Byobu looks very broken in PuTTY. I've already fixed the key mapping issue, but this issue isn't specified in the man page or even Google:

Broken PuTTY Console

Notice the misplaced position of the list of windows, the broken selector position, the duplication of the last window, the random a in the top right, and the misplaced apply option. You can't see this, but the last option is not selectable.

Is there some option in PuTTY I need to use in order to see this correctly?

  • If someone wants to create the putty tag, that would be nice – TheLQ Dec 10 '10 at 23:48
  • I don't have Windows anymore, so I can't test, but I would look into the charset settings of PuTTY. – JanC Dec 11 '10 at 2:27
  • 1
    Screen is great - you just need to have a decent .screenrc – Marco Ceppi Dec 11 '10 at 17:55

Configure putty to read utf8. putty -> config -> window -> translation choose utf in "Recieved data in ..." This is not a byobu issue, it is a putty issue.

See also:

  • 1
    Agreed. Note that this is specified in the byobu.1 manpage. – Dustin Kirkland Feb 22 '12 at 15:46

Related to Putty, I added this note to the byobu(1) manpage a while back:

> PuTTY  users have reported that the
> F2, F3, and F4 shortcut keys are not
> working properly.  PuTTY sends the
> same escape sequences as the linux
> console for F1-F4 by default.  You can
> fix this problem in the PuTTY config,
> Terminal -> Keyboard -> Function keys:
> Xterm R6.


  • I've already done that to make Byobu at least usable. – TheLQ Jan 11 '11 at 20:41
  • Just to confirm what I said above for anyone else who comes along: I meant that the screenshot above is with putty in Xterm R6 mode. So this isn't a fix for this problem. – TheLQ Jan 19 '11 at 2:05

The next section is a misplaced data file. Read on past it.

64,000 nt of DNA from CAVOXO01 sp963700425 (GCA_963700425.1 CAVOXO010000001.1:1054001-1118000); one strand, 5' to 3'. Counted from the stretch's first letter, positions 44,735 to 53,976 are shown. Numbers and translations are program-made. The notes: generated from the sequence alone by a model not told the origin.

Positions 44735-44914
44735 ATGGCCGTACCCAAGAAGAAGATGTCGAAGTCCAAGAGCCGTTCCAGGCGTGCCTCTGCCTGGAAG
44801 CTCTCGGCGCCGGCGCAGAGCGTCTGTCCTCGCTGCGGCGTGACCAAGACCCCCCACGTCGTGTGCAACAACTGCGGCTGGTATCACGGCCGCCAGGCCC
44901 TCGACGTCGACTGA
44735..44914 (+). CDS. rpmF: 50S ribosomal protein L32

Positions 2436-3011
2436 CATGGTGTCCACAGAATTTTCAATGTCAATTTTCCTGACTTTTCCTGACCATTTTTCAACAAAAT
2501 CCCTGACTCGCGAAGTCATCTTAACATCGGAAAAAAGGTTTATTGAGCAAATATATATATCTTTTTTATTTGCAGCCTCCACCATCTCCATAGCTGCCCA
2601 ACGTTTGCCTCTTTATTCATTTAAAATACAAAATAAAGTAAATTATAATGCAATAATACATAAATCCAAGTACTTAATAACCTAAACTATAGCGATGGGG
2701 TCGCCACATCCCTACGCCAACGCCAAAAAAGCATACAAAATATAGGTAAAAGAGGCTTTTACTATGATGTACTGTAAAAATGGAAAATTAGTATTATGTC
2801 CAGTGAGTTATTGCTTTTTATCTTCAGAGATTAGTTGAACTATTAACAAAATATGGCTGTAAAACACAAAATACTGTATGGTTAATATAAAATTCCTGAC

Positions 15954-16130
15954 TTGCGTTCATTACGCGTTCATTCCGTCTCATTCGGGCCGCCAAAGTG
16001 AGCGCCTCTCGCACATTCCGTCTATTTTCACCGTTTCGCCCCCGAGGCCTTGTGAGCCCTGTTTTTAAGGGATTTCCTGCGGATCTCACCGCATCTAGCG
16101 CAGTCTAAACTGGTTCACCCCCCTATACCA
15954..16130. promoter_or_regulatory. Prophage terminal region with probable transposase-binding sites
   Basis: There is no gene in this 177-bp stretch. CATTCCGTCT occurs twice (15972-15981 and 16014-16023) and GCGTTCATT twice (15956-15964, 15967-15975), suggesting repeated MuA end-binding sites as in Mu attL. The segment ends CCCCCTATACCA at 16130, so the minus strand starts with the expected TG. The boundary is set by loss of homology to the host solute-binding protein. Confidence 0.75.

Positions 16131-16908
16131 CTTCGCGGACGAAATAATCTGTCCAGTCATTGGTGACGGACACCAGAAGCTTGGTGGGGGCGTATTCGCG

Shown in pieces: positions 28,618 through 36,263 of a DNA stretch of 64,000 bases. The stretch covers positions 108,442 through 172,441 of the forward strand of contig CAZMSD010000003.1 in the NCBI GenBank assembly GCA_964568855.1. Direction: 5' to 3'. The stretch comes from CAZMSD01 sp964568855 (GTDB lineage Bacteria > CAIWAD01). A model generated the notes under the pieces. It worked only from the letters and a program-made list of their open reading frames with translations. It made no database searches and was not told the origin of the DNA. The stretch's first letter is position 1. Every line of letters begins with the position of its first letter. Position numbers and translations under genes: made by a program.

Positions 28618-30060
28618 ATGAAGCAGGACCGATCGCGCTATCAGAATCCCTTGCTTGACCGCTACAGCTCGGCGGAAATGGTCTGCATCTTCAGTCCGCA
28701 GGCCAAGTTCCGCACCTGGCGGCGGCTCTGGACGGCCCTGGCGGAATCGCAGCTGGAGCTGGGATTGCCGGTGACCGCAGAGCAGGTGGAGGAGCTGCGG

Ubuntu uses UTF-8 for its terminal, but byobu appears to use the "ISO-8859-1 (Western European)" charset for it menus. You can set the charset in Window -> Translation.

I've found the following code on the Internet, and I'm still happy with it. byobu might have more options, but I like this as well (~/.screenrc):

startup_message off
hardstatus alwayslastline
hardstatus string '%{= kG}[ %{G}%H %{g}][%= %{=kw}%?%-Lw%?%{r}(%{W}%n*%f%t%?(%u)%?%{r})%{w}%?%+Lw%?%?%= %{g}][%{B}%Y-%m-%d %{W}%c %{g}]%{w} %l'
shelltitle "$ |bash"
termcapinfo xterm ti@:te@
altscreen on

Note: for byobu, shelltitle "$ |bash" must be removed / commented, otherwise byobu won't work.

  • Putty seems to default to ISO-8859-1:1998 (Latin-1, West Europe), so thats not the issue. Switching to UTF-8 made the terminal extremely slow but fixed the menu. What is that code supposed to do though? Didn't change anything in byobu – TheLQ Dec 11 '10 at 15:00
  • By default, screen provides you just a shell with multiple (invisible) tabs. With that code, you can have a fancy shell, with on the bottom a (colored) bar like [ computername ][ 0$ bash 1-$ bash (2*$bash) ][2010-12-11 16:24 ] 1.30 1.40 1.43. – Lekensteyn Dec 11 '10 at 15:25

So for byobu to look good in putty you should actually make two changes.

First is change your keyboard to xterm-R6 as already mentioned, but second, on your linux machine run the command as your normal user: byobu-select-backend and then choose the option screen (usually 2).

Should work great now! Enjoy!


It worked for me (fit for Putty - temporary):

Window -> Translation -> Remote character set: DEC-MCS

For a definitive solution in your application:

  1. add in file .bashrc (for olny current user) or add in etc/bash.bashrc (for all users)


  1. make sure you have:

    • sudo apt-get -install ncurses

    • sudo apt-get install libncursesw5-dev

  2. Add in code: #include <locale.h> #include <ncurses.h> //change curses ------------------------------------- //add in main setlocale(LC_TYPE, "");

  3. Compile the application with -lncursesw, something like this:

    gcc -o arquivo arquivo.c -lncursesw

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